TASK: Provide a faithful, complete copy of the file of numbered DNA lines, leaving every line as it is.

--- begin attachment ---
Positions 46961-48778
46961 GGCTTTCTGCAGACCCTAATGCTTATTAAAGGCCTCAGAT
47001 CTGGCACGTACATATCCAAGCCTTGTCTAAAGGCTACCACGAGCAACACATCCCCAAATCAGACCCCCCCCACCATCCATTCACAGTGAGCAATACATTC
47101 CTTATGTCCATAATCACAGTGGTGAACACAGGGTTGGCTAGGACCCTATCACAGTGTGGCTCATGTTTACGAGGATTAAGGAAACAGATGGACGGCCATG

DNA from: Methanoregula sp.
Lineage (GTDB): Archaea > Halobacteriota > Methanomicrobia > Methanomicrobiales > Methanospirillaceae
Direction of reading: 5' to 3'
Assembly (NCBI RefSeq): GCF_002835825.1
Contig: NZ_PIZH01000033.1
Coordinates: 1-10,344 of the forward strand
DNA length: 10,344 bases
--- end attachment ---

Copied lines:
Positions 46961-48778
46961 GGCTTTCTGCAGACCCTAATGCTTATTAAAGGCCTCAGAT
47001 CTGGCACGTACATATCCAAGCCTTGTCTAAAGGCTACCACGAGCAACACATCCCCAAATCAGACCCCCCCCACCATCCATTCACAGTGAGCAATACATTC
47101 CTTATGTCCATAATCACAGTGGTGAACACAGGGTTGGCTAGGACCCTATCACAGTGTGGCTCATGTTTACGAGGATTAAGGAAACAGATGGACGGCCATG

DNA from: Methanoregula sp.
Lineage (GTDB): Archaea > Halobacteriota > Methanomicrobia > Methanomicrobiales > Methanospirillaceae
Direction of reading: 5' to 3'
Assembly (NCBI RefSeq): GCF_002835825.1
Contig: NZ_PIZH01000033.1
Coordinates: 1-10,344 of the forward strand
DNA length: 10,344 bases